Just looking at the list of standards for 1st grade in writing is daunting. I can see why Diane cautioned us to to take things slowly and focus on one thing at a time. Speaking with staff, their first impressions were generally positive with regard to this method of collaborating with colleagues to talk about students and instruction. I am looking forward to seeing how our next gatherings will go, especially after working with Diane again. Even more, it is exciting to know where our students are heading because now we have an end in mind. Seeing learning made evident is one of the most rewarding parts of my job.

20120110-211558.jpg

Christmas Cards for Teachers’ Parents

My first reaction to hearing Todd Whitaker (@toddwhitaker) propose that principals should send photos of staff working with kids to the staff members’ parents was, “Who has time for that?” After actually sending out these photos and reflecting on the feedback I received, I now think, “That time was well spent.”

After attending the administrator conference where I heard this idea, I started using Twitter to collaborate with colleagues (thanks go to @PrincipalJ and @WiscPrincipal for presenting about this useful tool). I asked other principals online if they had done this, or what they thought about the idea. Many had not tried it, but most thought it was worthy of my time.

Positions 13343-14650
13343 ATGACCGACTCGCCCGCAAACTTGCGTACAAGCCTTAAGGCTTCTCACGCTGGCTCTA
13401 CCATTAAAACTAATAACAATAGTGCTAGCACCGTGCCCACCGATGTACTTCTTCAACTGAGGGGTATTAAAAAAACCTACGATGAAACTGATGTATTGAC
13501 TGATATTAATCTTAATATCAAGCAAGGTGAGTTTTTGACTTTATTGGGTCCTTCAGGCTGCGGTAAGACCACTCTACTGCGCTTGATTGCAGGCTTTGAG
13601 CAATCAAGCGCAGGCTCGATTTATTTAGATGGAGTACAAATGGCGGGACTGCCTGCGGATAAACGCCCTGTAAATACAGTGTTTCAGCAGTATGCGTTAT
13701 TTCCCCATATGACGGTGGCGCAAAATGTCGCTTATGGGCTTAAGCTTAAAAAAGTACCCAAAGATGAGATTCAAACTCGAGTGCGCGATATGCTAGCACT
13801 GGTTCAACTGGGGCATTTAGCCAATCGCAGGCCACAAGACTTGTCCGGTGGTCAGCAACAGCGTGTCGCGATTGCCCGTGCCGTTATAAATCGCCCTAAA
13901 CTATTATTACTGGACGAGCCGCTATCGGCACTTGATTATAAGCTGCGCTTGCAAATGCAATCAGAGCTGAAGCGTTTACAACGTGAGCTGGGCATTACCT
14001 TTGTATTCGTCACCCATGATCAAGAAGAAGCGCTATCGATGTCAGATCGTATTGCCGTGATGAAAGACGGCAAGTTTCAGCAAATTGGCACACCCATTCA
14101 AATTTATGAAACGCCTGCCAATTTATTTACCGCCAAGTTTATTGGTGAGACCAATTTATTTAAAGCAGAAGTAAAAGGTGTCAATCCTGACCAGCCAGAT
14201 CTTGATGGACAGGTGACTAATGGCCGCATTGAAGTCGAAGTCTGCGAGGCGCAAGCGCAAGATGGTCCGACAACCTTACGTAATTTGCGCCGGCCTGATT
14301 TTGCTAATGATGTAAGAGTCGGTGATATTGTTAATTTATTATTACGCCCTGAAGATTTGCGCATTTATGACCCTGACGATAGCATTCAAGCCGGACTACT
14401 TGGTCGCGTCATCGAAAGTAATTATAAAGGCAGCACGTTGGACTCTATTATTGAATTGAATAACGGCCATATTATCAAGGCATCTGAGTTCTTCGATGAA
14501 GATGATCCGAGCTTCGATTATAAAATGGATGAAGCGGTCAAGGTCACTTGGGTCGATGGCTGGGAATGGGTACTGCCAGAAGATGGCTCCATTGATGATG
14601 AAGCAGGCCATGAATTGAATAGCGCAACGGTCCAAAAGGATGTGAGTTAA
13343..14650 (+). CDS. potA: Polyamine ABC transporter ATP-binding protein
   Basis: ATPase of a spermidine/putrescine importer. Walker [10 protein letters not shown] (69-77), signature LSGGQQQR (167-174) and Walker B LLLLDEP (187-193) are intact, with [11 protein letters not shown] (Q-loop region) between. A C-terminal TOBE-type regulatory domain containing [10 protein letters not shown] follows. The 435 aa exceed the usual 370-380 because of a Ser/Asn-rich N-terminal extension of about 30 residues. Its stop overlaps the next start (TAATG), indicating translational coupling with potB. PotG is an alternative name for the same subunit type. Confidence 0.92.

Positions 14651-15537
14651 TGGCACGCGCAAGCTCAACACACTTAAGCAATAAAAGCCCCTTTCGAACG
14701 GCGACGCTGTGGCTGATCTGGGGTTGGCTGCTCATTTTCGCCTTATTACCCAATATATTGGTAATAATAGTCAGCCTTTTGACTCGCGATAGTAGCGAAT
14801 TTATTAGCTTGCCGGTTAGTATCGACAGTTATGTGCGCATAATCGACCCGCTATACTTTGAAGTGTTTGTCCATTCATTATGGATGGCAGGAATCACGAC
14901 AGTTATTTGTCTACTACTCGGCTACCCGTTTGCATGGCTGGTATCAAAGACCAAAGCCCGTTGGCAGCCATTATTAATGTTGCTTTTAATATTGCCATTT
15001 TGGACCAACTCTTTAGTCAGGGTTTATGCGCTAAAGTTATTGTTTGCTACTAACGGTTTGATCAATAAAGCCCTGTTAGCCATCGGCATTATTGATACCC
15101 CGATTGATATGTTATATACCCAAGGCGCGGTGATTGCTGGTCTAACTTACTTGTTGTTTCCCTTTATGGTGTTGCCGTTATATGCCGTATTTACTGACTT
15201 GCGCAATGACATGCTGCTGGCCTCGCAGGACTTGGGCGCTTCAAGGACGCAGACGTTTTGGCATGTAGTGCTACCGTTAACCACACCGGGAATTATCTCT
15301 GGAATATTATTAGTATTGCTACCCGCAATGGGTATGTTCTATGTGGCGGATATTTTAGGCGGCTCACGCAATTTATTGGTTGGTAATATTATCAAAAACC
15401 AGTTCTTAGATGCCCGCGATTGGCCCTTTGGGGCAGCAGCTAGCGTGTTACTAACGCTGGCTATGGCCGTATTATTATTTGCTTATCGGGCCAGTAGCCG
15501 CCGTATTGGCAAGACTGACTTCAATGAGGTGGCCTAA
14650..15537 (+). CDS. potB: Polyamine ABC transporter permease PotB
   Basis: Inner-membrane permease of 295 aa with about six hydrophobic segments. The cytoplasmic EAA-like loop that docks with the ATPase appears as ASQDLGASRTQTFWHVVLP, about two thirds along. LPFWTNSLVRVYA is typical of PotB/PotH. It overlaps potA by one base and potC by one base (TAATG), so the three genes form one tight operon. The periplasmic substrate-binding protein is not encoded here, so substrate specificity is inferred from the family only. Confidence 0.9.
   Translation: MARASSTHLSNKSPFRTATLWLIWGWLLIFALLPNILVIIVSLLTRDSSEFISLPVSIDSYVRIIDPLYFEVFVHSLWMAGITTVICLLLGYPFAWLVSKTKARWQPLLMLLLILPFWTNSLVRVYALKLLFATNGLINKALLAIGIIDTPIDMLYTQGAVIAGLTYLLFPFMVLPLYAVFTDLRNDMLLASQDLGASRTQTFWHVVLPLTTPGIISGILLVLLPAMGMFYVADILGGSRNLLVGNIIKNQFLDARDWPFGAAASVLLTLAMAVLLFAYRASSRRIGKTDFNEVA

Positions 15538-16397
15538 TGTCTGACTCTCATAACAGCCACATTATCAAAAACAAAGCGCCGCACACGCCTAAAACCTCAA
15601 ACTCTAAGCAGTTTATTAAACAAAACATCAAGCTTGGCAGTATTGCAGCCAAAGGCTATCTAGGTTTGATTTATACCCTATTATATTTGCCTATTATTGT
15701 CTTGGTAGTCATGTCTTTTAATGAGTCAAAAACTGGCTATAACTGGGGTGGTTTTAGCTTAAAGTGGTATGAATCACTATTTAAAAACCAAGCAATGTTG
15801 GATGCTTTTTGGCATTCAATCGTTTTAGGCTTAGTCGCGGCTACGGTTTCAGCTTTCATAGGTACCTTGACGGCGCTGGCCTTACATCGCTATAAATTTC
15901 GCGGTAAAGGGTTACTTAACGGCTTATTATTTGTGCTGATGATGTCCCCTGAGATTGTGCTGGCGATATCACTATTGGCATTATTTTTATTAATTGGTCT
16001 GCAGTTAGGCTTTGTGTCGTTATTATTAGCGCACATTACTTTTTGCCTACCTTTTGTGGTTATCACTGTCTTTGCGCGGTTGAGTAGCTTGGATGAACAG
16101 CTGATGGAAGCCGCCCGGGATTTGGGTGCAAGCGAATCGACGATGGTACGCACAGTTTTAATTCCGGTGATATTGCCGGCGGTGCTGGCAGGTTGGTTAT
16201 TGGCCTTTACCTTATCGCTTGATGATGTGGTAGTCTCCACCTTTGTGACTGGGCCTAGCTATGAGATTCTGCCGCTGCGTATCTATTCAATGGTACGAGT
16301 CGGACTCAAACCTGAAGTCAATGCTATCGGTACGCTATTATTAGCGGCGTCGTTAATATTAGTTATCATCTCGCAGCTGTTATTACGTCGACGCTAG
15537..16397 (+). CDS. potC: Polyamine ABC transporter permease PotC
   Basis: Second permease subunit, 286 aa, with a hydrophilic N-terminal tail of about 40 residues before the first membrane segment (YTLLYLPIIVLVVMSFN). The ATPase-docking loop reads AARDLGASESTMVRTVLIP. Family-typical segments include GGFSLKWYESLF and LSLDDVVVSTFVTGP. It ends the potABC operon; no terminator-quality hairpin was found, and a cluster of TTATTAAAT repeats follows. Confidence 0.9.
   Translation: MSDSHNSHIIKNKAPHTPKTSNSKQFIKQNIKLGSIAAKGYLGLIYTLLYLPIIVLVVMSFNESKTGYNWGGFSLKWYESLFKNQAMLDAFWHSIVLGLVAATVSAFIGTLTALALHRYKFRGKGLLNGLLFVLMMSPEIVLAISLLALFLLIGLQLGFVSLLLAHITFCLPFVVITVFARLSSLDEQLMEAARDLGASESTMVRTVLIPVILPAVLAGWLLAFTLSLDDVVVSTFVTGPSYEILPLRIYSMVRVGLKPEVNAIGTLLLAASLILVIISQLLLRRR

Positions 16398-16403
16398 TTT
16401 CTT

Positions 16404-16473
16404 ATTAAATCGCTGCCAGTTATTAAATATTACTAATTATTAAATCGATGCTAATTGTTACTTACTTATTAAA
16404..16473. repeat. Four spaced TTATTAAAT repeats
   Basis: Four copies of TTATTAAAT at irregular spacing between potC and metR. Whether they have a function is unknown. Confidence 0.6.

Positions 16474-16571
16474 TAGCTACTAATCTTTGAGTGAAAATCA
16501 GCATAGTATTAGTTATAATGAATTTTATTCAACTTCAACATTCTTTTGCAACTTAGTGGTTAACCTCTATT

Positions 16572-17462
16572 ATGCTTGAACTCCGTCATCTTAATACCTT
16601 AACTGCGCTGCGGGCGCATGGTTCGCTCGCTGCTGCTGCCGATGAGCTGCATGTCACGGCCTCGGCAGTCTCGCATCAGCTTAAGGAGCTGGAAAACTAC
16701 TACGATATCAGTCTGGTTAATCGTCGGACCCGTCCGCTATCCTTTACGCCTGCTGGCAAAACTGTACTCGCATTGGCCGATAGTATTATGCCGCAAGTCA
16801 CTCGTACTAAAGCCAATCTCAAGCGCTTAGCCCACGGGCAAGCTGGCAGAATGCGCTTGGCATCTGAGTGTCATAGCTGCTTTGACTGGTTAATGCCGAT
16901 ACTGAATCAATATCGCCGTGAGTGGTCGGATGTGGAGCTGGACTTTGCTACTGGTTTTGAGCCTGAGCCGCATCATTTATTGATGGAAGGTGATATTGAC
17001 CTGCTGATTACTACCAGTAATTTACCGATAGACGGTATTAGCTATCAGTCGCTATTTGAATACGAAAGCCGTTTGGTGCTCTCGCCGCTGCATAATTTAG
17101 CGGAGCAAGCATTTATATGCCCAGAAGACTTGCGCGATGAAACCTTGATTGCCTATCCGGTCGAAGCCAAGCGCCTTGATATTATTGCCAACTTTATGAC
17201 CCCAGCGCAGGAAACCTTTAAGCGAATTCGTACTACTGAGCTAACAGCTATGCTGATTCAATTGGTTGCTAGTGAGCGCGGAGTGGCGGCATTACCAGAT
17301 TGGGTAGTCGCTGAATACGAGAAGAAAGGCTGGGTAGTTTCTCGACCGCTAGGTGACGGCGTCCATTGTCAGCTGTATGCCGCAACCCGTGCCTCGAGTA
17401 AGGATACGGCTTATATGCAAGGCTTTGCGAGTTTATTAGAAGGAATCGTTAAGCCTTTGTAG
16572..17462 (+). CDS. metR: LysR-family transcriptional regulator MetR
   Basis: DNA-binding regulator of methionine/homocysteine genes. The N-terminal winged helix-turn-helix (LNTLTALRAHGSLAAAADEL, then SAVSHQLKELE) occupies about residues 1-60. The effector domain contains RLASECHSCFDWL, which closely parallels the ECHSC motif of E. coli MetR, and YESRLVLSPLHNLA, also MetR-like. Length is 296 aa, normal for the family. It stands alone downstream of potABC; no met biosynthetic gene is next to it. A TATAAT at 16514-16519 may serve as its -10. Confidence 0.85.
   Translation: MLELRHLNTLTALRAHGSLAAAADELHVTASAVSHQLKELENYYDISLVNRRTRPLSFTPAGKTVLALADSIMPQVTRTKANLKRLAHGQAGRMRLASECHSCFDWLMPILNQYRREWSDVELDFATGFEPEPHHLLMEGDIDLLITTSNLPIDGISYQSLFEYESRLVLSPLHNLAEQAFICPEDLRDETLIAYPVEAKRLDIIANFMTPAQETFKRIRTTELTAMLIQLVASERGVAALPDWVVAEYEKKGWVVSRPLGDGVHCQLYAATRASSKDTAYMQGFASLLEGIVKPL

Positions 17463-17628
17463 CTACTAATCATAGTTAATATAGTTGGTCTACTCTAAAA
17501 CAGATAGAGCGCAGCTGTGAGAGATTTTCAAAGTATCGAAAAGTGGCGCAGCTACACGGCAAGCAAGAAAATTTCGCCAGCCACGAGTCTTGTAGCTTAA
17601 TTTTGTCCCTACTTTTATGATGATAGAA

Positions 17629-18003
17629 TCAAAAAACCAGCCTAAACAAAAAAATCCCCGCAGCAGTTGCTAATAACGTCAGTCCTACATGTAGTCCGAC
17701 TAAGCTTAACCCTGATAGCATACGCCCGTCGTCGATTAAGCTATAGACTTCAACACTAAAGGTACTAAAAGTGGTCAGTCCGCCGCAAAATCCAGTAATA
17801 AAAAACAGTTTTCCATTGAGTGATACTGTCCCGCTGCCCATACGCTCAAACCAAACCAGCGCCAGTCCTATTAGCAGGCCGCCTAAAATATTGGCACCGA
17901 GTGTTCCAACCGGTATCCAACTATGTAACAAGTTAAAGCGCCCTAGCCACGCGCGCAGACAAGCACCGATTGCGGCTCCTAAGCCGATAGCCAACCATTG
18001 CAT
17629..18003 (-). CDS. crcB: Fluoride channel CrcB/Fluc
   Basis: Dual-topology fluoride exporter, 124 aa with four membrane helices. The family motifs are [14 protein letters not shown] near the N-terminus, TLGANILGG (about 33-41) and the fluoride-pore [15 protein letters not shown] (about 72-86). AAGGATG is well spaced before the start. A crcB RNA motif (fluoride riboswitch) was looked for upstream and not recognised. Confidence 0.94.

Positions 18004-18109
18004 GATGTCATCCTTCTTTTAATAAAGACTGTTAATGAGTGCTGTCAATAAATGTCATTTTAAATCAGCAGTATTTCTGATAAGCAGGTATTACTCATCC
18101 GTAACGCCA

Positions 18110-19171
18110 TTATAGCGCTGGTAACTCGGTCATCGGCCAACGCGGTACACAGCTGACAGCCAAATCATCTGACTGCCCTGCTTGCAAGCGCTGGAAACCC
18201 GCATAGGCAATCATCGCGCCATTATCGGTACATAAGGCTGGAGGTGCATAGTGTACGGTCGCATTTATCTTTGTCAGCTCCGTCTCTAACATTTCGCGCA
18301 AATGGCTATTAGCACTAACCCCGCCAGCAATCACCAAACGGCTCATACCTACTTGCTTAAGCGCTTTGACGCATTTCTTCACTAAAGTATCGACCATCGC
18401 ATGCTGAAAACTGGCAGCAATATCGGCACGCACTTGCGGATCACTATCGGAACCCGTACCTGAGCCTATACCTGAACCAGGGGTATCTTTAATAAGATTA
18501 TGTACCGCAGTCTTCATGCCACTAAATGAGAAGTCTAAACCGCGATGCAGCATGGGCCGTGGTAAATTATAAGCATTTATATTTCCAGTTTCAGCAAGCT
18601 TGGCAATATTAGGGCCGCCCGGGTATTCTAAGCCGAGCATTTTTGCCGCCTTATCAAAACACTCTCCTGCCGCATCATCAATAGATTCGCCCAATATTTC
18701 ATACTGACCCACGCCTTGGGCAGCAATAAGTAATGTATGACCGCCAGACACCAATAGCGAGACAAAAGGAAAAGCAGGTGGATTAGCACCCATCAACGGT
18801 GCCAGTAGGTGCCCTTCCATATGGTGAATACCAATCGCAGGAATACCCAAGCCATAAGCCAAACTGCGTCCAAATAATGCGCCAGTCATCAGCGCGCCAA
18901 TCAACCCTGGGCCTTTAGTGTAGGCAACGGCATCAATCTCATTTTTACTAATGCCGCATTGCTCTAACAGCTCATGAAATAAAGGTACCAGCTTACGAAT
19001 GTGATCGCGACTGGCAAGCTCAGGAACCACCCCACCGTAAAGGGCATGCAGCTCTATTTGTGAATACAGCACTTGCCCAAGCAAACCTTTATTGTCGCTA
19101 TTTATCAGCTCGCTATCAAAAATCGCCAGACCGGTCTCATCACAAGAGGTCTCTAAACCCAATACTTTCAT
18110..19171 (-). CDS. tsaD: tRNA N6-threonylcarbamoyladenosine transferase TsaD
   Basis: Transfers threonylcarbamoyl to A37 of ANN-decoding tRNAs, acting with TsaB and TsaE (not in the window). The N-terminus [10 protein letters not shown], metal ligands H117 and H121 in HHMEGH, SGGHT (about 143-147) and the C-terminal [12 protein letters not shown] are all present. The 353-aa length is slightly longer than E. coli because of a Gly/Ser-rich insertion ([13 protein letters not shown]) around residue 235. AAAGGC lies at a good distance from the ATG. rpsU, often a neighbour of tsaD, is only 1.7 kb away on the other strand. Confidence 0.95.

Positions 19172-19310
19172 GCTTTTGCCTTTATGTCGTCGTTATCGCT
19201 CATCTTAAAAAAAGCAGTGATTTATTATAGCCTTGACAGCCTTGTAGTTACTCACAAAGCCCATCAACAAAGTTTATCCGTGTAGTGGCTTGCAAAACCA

With help taking candid pictures of staff members in action, uploading them to an online printer and collecting staff members’ parents’ addresses, this project did not take as much time as I feared. In fact, my biggest concern was how the teachers and aides plus their family members would react to the principal sending out Christmas cards with photos to them. I did not know who they were, nor did they know me.